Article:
While the vast majority of investors will be cheering the recent run of good form from the UK’s main indices, value investors are undoubtedly bemoaning the lack of bargains to be found as share prices rise ever higher and valuations look increasingly stretched for many stocks.
Struggling department store Debenhams came up on one of my value screens as its shares currently trade at only 7.6 times trailing earnings while offering a 5.86% yielding dividend that is covered more than twice by earnings. Of course, the company’s shares are trading at five-year lows for good reason as profits fall due to rising costs, increased competition and secular changes in consumer behaviour.
The million-dollar question then is whether the company can turn things around and make today’s valuation a great entry point. There were some encouraging signs in results for the six months to March. UK like-for-like sales rose 0.4% year-on-year, driven by a strong 15% increase in online sales and a shift towards emphasising the company’s beauty and make-up offerings that really resonate with shoppers.
However, this relatively impressive performance wasn’t enough to stop UK EBITDA from falling 6% year-on-year due to higher staffing costs, increased capital expenditure from redesigning stores and a 30 basis point reduction in gross margin.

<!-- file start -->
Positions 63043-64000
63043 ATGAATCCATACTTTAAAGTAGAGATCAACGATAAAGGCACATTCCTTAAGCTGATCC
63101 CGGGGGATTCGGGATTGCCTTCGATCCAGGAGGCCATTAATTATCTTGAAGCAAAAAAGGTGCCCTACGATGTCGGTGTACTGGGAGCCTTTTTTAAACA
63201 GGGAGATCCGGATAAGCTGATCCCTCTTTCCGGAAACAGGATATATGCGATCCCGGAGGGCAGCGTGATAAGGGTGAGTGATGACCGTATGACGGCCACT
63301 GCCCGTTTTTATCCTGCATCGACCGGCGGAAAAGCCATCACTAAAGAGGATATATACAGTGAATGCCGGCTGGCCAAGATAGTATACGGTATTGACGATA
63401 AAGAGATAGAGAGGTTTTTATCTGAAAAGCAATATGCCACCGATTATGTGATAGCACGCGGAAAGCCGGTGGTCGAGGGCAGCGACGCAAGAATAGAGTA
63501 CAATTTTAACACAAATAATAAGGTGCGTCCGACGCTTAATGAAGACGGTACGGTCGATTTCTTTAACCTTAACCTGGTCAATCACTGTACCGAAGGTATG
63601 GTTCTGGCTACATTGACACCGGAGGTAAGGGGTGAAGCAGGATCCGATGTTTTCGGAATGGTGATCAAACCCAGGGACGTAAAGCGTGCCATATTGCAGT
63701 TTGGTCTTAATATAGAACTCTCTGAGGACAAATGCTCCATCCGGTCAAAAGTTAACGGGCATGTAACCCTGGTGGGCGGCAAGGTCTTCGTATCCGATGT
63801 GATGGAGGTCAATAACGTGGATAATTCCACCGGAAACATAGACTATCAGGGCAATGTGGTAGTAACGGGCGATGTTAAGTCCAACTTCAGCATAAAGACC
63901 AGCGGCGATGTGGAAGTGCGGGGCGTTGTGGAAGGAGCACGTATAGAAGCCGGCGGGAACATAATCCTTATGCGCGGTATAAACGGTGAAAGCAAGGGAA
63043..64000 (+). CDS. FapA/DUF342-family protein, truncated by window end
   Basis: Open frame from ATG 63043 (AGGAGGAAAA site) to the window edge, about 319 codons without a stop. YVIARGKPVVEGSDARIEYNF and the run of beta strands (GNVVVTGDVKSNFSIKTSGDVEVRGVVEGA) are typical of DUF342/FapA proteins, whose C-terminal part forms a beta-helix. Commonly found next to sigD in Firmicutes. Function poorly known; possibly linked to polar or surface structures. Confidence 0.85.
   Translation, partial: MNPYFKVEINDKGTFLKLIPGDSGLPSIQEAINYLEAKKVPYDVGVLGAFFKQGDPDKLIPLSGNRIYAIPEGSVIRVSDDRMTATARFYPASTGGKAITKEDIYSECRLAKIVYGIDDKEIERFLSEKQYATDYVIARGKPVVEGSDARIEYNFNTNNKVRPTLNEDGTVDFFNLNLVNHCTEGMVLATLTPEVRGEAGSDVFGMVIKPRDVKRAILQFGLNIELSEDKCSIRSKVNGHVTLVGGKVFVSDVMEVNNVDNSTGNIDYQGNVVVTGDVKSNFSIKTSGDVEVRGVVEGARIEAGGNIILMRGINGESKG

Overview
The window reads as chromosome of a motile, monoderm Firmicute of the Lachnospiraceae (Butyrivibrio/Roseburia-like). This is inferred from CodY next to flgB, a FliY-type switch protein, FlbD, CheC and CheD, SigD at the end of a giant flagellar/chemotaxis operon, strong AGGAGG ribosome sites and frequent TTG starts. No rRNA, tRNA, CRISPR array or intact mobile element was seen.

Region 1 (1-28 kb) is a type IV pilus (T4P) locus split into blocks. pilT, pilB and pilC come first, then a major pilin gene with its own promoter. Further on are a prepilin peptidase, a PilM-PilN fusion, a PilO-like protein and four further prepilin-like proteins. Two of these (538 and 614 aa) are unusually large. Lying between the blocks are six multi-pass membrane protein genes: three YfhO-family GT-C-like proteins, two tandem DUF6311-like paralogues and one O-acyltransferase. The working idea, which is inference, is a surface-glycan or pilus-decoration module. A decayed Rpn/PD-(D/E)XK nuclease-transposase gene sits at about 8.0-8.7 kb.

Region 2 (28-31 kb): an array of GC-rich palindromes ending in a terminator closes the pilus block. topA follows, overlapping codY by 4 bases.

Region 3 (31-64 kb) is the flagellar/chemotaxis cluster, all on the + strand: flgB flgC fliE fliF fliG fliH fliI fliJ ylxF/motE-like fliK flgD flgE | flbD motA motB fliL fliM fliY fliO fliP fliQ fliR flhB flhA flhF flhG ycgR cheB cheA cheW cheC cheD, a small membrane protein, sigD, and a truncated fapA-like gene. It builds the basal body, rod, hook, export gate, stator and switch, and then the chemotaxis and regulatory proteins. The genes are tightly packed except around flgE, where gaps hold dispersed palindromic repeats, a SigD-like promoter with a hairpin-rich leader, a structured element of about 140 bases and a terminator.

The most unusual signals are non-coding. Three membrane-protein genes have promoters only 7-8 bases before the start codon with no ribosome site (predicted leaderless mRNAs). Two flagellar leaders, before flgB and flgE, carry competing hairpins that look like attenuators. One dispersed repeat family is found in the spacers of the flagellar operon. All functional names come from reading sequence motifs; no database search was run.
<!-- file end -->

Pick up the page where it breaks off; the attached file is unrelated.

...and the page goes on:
That said, the business still generates a decent amount of cash flow, has a healthy balance sheet with net debt just 0.9 times EBITDA and has plenty of room to improve margins by cutting excess stock levels and decreasing discounting. If the company can continue to increase sales at a respectable clip and the new CEO’s plan to revitalise stores pays off then Debenhams could be a decent income stock for bargain hunters who are more bullish on the future of large retailers than I.
Don’t mess with the regulators
Subprime lender International Personal Finance is an even riskier option but with its shares priced at just 5.8 times trailing earnings and a whopping 7.2% dividend yield, bargain hunters could be missing out if they didn’t take a closer look.
The good news is that the company is profitable and can comfortably cover large dividend payouts thanks to a decent balance sheet. The bad news is that pre-tax profits fell £23.5m in 2016 to £92.6m as tighter regulations negatively impacted operations in Poland, the company’s largest market.
Unfortunately these problems look set to continue as the Polish government is considering further caps on fees charged by subprime lenders and is also disputing the company’s tax strategy. If IPF loses its appeal it could face up to £134m in payments related to the years 2008 to 2015.
With these regulatory issues looming over the company like the Sword of Damocles, its low valuation makes complete sense. So, despite a hefty dividend yield and growth prospects in several other markets these Polish problems have me steering well clear of IPF.
Ian Pierce has no position in any shares mentioned. The Motley Fool UK has no position in any of the shares mentioned. Views expressed on the companies mentioned in this article are those of the writer and therefore may differ from the official recommendations we make in our subscription services such as Share Advisor, Hidden Winners and Pro. Here at The Motley Fool we believe that considering a diverse range of insights makes us better investors.